The five petals and five sepals are greenish white. These 10 sepals and petals represent the apostles, save Judas and Peter. There’s a corona within them made of threads that are usually blue at the top, white in the middle, and purplish blue at the bottom. In the fall, the plant produces a yellow berry. Found extensively throughout the south, the passionflower blossoms in summer and is good for zones 7 to 11.
This is another name for the geranium, the beautiful native of South Africa that is popular as a house plant. The other type of geranium is called the cranesbill and looks nothing like it, though they’re related. Pelargonium blossoms arrive in shades of white, red, pink, rose, orange, or variegated. Depending on the varietal, they appear from late spring to early summer, summer to early spring, or mid-spring to mid-autumn. The flowers aren’t nearly as fragrant as the velvety, fan-shaped leaves, which make the plant attractive even when there are no blooms. The pelargonium requires average potting soil, bright but not direct light, and air that’s a bit dry. These flowers love coolish temperatures, though it shouldn’t drop below 40 degrees Fahrenheit.
This plant blossoms in early spring to early autumn. The leaves are evergreen, and even without its bluish-purple, funnel-shaped flowers, the periwinkle, specifically the Vinca minor species, makes an excellent ground cover. It’s especially useful in semi-shady areas around the garden. Periwinkle plants like soil that’s well drained yet moist but tolerates other types of soil. Be careful not to over-fertilize vincas.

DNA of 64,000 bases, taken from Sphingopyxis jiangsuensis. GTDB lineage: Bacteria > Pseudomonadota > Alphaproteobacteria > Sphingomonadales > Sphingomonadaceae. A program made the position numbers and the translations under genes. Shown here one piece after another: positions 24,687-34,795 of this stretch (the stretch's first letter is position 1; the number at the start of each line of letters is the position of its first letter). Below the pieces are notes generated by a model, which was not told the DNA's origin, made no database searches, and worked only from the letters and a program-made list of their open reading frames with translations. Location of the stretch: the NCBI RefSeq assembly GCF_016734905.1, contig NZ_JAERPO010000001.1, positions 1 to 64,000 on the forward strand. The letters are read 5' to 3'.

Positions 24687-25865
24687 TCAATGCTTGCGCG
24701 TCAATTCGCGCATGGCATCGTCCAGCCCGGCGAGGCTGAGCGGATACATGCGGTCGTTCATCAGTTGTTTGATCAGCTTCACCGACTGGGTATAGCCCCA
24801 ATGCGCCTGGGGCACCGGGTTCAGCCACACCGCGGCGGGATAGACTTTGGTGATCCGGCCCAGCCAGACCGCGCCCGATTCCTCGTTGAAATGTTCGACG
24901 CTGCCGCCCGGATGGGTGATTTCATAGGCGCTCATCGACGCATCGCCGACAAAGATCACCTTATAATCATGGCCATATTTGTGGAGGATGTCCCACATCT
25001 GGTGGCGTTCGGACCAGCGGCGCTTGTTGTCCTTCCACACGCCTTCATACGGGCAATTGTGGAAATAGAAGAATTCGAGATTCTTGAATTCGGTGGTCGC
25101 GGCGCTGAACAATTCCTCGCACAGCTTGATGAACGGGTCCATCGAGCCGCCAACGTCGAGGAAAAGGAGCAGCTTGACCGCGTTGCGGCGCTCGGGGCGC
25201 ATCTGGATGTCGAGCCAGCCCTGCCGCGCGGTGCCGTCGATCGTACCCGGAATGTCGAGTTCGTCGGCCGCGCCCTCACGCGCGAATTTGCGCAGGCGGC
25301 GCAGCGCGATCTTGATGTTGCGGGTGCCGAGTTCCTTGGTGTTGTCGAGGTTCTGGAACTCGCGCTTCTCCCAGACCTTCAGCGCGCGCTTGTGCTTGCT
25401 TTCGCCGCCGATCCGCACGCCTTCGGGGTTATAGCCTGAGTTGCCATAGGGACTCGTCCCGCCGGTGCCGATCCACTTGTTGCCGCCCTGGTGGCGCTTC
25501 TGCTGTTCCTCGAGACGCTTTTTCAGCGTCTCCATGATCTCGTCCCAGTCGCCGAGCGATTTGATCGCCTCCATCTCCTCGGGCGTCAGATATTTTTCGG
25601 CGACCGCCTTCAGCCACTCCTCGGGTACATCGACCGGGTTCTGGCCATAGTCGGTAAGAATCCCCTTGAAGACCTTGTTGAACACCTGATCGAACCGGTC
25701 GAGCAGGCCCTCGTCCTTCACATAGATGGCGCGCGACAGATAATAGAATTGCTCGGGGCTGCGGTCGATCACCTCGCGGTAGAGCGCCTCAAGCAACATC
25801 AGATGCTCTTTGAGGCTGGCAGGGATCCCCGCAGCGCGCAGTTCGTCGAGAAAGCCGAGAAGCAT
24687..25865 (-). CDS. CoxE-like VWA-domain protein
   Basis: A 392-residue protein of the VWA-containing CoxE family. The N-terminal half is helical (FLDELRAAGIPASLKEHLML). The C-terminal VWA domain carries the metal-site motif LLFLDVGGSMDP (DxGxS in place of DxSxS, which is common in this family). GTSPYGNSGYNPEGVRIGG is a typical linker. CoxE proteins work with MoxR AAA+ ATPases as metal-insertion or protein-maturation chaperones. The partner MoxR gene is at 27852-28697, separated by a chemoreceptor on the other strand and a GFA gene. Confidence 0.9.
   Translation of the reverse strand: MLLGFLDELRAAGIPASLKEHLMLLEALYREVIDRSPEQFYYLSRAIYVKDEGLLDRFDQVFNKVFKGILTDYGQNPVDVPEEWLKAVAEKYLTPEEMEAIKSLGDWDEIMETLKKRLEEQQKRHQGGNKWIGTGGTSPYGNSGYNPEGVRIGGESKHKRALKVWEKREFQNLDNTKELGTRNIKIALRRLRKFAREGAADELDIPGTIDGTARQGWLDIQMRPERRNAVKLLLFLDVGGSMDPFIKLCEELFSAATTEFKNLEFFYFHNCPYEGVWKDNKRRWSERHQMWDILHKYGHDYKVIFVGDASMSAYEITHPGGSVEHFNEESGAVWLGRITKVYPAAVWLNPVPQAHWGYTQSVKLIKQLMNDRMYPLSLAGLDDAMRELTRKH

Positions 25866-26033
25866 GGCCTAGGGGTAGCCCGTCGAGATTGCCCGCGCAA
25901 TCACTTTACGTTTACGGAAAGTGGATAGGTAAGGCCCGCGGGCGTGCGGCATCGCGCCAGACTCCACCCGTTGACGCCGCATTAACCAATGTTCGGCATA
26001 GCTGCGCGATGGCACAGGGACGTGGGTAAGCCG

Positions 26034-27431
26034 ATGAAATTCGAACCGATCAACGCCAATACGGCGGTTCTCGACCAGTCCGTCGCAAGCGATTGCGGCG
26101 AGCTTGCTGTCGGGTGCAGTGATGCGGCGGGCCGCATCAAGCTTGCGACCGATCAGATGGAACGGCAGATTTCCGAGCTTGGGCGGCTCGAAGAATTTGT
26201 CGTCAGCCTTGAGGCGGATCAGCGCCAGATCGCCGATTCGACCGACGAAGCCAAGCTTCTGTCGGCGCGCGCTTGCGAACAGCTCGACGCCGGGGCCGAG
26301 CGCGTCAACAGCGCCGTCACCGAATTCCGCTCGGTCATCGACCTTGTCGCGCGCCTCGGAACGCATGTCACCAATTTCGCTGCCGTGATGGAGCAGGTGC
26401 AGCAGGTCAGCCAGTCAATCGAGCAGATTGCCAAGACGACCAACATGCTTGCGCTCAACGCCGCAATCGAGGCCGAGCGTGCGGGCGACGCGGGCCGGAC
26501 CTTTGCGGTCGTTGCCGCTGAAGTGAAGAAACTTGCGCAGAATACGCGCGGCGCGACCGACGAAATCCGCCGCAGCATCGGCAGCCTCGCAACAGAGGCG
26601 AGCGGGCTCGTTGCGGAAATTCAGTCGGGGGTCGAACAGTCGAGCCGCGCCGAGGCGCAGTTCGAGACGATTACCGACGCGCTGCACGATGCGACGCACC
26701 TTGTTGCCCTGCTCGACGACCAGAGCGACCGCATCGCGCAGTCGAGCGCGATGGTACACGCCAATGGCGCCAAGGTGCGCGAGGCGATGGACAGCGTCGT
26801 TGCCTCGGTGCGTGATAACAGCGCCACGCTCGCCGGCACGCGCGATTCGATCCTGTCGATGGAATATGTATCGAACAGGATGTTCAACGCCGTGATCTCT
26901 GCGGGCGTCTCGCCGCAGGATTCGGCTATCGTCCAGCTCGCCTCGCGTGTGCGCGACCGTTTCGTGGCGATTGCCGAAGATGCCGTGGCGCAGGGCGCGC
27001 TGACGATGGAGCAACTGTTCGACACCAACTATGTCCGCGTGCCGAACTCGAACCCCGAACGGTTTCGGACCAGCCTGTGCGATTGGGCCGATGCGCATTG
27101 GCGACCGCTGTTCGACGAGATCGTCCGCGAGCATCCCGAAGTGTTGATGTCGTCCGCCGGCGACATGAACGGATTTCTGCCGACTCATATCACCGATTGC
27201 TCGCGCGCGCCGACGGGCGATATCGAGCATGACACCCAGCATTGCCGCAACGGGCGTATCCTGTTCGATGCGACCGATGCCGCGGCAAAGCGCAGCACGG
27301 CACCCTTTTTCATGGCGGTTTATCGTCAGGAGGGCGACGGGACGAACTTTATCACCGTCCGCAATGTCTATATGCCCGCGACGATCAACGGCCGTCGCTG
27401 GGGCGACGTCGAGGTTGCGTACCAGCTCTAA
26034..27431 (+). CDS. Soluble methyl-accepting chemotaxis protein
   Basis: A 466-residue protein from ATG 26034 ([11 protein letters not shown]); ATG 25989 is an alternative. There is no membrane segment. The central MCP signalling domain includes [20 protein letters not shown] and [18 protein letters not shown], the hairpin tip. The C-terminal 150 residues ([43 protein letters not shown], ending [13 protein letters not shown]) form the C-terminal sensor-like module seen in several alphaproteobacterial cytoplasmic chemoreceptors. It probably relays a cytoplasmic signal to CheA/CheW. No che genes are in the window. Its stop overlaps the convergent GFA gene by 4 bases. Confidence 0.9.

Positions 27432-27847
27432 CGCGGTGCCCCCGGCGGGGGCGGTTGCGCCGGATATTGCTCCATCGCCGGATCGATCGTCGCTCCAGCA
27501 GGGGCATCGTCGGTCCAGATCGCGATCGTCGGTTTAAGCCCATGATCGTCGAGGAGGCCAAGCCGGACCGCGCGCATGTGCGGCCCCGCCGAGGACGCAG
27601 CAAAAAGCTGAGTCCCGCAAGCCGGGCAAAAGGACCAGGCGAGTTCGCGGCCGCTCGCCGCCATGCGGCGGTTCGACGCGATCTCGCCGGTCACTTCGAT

These flowers get their name because most of them are indeed shades of pink. The indented edges of the petals may also remind some people of cloth cut with pinking shears. Like pelargonium, the leaves of these plants are also attractive, and their colors range from a silvery green to bright, primary green. Pinks do best in hardiness zones 3 to 9 and prefer full sun and fertile soil that’s well-drained but never completely dry. Flowers arrive in the spring and last till fall, and the plants are easy to transplant. Pinks are easy to grow from seed, and since different varieties grow in heights from 3 inches to 3 feet, they can be used as ground covers or parts of an herbaceous border or bed.
10. Pincushion Flower
This exceptionally beautiful flower not only enhances the look of any garden but attracts pollinators. It gets its name because its stamens stick up like pins stuck in a pincushion, but it is far more comely and much less prickly. Best grown in hardiness zones 3 to 7, its floral colors include lavenders, reds, creams, whites, and reds. Like so many other plants, the pincushion flower likes soil that is well-drained but isn’t allowed to dry out completely. It also prefers full sun but can do well with brief periods of shade. The flowers arrive in clusters, with each plant producing as many as 50 blooms. Deadheading the flowers after they’re spent keeps the plant producing more.